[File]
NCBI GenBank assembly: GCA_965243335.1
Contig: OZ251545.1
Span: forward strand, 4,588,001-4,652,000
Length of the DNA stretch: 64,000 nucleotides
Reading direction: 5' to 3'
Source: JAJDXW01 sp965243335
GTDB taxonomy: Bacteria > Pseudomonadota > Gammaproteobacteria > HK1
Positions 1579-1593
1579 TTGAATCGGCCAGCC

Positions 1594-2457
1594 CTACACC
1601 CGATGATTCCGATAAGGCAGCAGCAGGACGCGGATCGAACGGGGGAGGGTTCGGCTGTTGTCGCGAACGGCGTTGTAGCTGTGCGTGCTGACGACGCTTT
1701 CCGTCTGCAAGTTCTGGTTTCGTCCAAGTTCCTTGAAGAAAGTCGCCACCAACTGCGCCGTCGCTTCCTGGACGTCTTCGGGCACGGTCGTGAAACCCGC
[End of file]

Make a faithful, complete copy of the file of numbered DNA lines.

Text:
NCBI GenBank assembly: GCA_965243335.1
Contig: OZ251545.1
Span: forward strand, 4,588,001-4,652,000
Length of the DNA stretch: 64,000 nucleotides
Reading direction: 5' to 3'
Source: JAJDXW01 sp965243335
GTDB taxonomy: Bacteria > Pseudomonadota > Gammaproteobacteria > HK1
Positions 1579-1593
1579 TTGAATCGGCCAGCC

Positions 1594-2457
1594 CTACACC
1601 CGATGATTCCGATAAGGCAGCAGCAGGACGCGGATCGAACGGGGGAGGGTTCGGCTGTTGTCGCGAACGGCGTTGTAGCTGTGCGTGCTGACGACGCTTT
1701 CCGTCTGCAAGTTCTGGTTTCGTCCAAGTTCCTTGAAGAAAGTCGCCACCAACTGCGCCGTCGCTTCCTGGACGTCTTCGGGCACGGTCGTGAAACCCGC